The safety of immunizing with tetanus-diphtheria-acellular pertussis vaccine (Tdap) less than 2 years following previous tetanus vaccination: Experience during a mass vaccination campaign of healthcare personnel during a respiratory illness outbreak
ABSTRACT Tdap is recommended for health care personnel (HCP) aged <65 years who received tetanus diphtheria or tetanus toxoid immunization (Td/TT) ≥2 years earlier. During a medical center Tdap vaccination campaign, we assessed the safety of use of a Td/TT to Tdap interval <2 years in HCP. We also describe reactogenicity in HCP who were aged ≥65 years or pregnant.
HCP vaccinated with Tdap were surveyed to assess time since last Td/TT (≥2 years vs. <2 years), age, pregnancy status, and injection site adverse events (AEs) during the 2 weeks after Tdap. AE rates were calculated and compared by non-inferiority analysis using a predetermined margin of 10%. We searched clinic logbooks to assess for clinically important adverse events during the 2 months after Tdap.
Of the 4524 vaccinated HCP, 2221 (49.1%) completed a safety survey which met criteria for analysis. Non-inferiority analysis found that rates of moderate and/or severe injection site AEs were not significantly greater in those vaccinated <2 years than in those vaccinated ≥2 years after previous Td/TT. Three serious adverse events were reported during the 2 months after vaccination, none in persons who were ≥65 years, pregnant or received Td/TT <2 years before.
Our findings add to the body of evidence that a short interval between Td/TT and a single dose of Tdap is safe.
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ABSTRACT: Improving influenza and tetanus, diphtheria and acellular pertussis (Tdap) vaccine coverage among pregnant women is needed. To assess factors associated with intention to receive influenza and/or Tdap vaccinations during pregnancy with a focus on perceptions of influenza and pertussis disease severity and influenza vaccine safety. Participants were 325 pregnant women in Georgia recruited from December 2012 - April 2013 who had not yet received a 2012/2013 influenza vaccine or a Tdap vaccine while pregnant. Women completed a survey assessing influenza vaccination history, likelihood of receiving antenatal influenza and/or Tdap vaccines, and knowledge, attitudes and beliefs about influenza, pertussis, and their associated vaccines. Seventy-three percent and 81% of women believed influenza and pertussis, respectively, would be serious during pregnancy while 87% and 92% believed influenza and pertussis, respectively, would be serious to their infants. Perception of pertussis severity for their infant was strongly associated with an intention to receive a Tdap vaccine before delivery (p=0.004). Despite perceptions of disease severity for themselves and their infants, only 34% and 44% intended to receive antenatal influenza and Tdap vaccines, respectively. Forty-six percent had low perceptions of safety regarding the influenza vaccine during pregnancy, and compared to women who perceived the influenza vaccine as safe, women who perceived the vaccine as unsafe were less likely to intend to receive antenatal influenza (48% vs. 20%; p < 0.001) or Tdap (53% vs. 33%; p < 0.001) vaccinations. Results from this baseline survey suggest that while pregnant women who remain unvaccinated against influenza within the first three months of the putative influenza season may be aware of the risks influenza and pertussis pose to themselves and their infants, many remain reluctant to receive influenza and Tdap vaccines antenatally. To improve vaccine uptake in the obstetric setting, our findings support development of evidence-based vaccine promotion interventions which emphasize vaccine safety during pregnancy and mention disease severity in infancy.01/2015; 7. DOI:10.1371/currents.outbreaks.d37b61bceebae5a7a06d40a301cfa819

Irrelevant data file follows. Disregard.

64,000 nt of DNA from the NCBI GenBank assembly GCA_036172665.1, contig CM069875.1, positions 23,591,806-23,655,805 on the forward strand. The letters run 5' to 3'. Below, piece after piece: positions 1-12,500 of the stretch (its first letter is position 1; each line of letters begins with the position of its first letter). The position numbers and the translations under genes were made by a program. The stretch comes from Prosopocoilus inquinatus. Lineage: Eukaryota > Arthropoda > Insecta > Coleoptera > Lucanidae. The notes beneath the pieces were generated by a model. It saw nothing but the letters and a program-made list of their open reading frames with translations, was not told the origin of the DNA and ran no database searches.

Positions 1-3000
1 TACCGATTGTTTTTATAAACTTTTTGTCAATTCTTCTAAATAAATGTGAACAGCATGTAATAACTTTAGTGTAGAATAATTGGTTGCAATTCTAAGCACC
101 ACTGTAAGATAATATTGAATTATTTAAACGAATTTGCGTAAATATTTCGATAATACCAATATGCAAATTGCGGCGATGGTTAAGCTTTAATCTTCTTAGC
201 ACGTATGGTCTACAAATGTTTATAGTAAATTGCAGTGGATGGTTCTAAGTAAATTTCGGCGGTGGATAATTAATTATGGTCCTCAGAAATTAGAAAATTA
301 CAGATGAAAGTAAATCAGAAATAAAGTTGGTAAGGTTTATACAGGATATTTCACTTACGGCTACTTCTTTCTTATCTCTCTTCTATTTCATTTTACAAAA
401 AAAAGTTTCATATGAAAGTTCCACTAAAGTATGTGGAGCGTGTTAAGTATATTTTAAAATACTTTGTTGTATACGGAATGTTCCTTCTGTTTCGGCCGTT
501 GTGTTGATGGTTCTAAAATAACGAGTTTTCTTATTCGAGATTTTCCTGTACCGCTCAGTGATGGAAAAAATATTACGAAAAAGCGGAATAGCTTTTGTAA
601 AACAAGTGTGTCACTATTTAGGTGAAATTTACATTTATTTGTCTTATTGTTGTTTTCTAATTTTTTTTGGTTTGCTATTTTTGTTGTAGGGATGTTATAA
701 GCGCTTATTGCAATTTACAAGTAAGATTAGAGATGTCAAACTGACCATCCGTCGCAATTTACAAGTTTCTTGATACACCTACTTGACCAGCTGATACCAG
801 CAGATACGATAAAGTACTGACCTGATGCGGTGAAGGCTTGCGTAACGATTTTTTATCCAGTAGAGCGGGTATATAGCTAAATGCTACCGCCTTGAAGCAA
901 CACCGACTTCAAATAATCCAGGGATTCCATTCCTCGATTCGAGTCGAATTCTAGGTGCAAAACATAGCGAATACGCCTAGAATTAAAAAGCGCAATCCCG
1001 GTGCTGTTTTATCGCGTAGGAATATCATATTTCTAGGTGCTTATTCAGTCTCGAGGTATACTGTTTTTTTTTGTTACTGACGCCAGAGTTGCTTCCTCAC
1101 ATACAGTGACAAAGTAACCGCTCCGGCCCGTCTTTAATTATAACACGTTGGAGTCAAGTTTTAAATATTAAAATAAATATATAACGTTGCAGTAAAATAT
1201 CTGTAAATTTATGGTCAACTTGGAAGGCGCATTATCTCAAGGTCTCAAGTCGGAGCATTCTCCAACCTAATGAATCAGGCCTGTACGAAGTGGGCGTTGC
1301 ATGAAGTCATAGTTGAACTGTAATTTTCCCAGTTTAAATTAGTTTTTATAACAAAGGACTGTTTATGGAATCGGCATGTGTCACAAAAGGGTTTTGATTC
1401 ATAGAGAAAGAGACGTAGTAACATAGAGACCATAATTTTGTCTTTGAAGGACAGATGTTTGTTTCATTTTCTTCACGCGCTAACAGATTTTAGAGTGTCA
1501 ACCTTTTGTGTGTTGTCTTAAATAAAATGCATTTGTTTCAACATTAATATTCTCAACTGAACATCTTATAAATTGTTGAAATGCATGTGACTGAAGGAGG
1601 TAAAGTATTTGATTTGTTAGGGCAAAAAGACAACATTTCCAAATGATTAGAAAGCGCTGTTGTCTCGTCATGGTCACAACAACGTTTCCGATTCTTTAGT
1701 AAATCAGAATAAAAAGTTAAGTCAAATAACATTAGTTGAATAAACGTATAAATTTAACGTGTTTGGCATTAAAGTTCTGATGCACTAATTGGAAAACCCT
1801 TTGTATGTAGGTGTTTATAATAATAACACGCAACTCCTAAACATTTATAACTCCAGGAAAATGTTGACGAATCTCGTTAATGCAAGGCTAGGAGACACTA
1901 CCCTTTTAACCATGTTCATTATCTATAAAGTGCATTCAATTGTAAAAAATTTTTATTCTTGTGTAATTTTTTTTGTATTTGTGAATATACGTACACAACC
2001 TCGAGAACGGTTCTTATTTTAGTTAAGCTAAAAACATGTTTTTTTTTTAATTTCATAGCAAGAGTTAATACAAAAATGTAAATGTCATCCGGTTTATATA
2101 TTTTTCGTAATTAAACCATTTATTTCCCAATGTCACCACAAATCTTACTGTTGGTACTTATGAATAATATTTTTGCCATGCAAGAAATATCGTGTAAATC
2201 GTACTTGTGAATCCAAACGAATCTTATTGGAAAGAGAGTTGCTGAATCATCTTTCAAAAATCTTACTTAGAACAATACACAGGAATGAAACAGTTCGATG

Article: Vaccine Allergy[Show abstract] [Hide abstract]
ABSTRACT: Overdiagnosis of vaccine allergy is considered a major public health problem. This article discusses the different types of allergic reactions after immunization based on the timing (immediate vs nonimmediate) and the extent of the reaction (local vs systemic). The vaccine components potentially responsible for an allergic reaction are discussed, as well as the management of patients with a history of reaction to a specific vaccine and those with a history of allergy to one of the vaccine components.Immunology and Allergy Clinics of North America 08/2014; 34(3):597–613. DOI:10.1016/j.iac.2014.04.004 · 2.22 Impact Factor
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ABSTRACT: The rising incidence of whooping cough, a highly contagious infection caused by Bordetella pertussis, is particularly significant for young infants who have the highest risk for morbidity and mortality. The pertussis resurgence has led to a shift in primary prevention relying on childhood vaccination to a cocooning strategy, that is, vaccination of close contacts of newborn infants (new mothers, fathers, grandparents, siblings, caretakers, etc.), thereby reducing pertussis exposure. Immunization of women during pregnancy rather than during the immediate postpartum period (the initial cocooning recommendation) appears to be a better approach by directly providing protection through transplacental transfer of maternal vaccine-induced antibodies. This article describes neonatal pertussis, cocooning as a means of reducing neonatal exposure to pertussis and maternal immunization as a means of protecting young infants against pertussis infection.Expert Review of Vaccines 07/2014; 13(9):1-8. DOI:10.1586/14760584.2014.944509 · 4.22 Impact Factor